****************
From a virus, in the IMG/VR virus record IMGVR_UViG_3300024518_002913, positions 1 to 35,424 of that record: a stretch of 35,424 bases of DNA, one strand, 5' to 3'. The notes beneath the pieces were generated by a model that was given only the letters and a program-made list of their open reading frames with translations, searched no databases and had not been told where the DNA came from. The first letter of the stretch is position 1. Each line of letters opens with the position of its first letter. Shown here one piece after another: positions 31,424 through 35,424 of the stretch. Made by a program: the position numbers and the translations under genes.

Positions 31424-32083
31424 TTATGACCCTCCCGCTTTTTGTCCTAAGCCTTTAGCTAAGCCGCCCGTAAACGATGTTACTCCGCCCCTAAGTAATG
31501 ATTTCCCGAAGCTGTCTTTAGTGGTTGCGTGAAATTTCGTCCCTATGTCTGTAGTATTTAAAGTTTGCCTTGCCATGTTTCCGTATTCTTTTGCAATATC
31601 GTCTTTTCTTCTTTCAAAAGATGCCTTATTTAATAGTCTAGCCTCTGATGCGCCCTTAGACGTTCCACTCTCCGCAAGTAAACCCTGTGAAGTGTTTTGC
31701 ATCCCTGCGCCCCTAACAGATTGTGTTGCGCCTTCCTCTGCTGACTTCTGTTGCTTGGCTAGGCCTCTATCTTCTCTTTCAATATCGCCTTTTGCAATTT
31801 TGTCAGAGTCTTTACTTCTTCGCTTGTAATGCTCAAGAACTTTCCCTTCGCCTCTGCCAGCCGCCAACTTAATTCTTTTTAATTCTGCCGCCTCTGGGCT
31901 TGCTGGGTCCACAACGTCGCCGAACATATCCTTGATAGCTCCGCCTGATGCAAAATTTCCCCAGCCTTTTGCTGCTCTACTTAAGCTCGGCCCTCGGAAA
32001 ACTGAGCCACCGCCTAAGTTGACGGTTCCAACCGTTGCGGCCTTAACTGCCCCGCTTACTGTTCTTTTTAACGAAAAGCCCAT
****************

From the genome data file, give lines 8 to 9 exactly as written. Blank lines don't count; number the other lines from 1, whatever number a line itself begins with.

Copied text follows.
31901 TGCTGGGTCCACAACGTCGCCGAACATATCCTTGATAGCTCCGCCTGATGCAAAATTTCCCCAGCCTTTTGCTGCTCTACTTAAGCTCGGCCCTCGGAAA
32001 ACTGAGCCACCGCCTAAGTTGACGGTTCCAACCGTTGCGGCCTTAACTGCCCCGCTTACTGTTCTTTTTAACGAAAAGCCCAT